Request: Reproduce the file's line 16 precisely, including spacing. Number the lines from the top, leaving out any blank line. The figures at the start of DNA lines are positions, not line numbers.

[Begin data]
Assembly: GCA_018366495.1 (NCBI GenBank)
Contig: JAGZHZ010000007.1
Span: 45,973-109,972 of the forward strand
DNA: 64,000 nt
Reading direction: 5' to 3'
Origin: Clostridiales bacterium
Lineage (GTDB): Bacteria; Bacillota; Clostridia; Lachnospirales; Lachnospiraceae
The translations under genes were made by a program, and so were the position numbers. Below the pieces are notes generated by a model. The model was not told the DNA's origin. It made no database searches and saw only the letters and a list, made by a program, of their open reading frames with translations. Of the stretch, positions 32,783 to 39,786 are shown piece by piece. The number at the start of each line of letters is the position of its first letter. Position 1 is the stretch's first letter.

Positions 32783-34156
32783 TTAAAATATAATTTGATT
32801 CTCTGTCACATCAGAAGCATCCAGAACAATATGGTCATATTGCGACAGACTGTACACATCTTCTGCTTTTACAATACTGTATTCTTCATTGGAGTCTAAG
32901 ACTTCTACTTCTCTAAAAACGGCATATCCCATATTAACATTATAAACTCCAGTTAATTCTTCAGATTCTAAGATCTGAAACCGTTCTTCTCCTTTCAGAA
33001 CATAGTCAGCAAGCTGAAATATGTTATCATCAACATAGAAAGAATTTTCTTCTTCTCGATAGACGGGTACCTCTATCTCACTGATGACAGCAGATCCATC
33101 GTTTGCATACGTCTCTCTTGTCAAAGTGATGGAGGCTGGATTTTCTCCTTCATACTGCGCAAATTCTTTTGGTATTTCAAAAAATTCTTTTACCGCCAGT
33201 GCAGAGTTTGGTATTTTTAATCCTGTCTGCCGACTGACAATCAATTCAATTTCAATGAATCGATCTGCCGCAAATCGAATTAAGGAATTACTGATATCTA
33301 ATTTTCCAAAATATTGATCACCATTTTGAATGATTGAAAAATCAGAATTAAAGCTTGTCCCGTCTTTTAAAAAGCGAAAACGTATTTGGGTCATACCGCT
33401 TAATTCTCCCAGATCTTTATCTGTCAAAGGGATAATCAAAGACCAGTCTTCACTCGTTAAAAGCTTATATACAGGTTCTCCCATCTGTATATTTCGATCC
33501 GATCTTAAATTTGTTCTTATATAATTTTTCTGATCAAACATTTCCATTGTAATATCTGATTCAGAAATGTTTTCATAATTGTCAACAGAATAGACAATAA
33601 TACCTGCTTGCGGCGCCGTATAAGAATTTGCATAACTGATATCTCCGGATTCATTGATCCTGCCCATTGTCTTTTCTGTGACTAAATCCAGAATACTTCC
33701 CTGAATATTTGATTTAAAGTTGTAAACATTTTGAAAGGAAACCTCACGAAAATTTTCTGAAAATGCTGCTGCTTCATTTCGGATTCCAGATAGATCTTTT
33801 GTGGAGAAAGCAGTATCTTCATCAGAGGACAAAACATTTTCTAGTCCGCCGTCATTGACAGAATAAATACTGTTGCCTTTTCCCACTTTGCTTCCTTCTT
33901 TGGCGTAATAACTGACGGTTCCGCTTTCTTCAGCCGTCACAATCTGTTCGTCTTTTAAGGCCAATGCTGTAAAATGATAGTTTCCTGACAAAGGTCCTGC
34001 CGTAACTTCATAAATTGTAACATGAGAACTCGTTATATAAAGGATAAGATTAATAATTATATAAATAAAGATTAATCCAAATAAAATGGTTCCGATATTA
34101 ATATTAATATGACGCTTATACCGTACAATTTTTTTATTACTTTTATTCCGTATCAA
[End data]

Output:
33301 ATTTTCCAAAATATTGATCACCATTTTGAATGATTGAAAAATCAGAATTAAAGCTTGTCCCGTCTTTTAAAAAGCGAAAACGTATTTGGGTCATACCGCT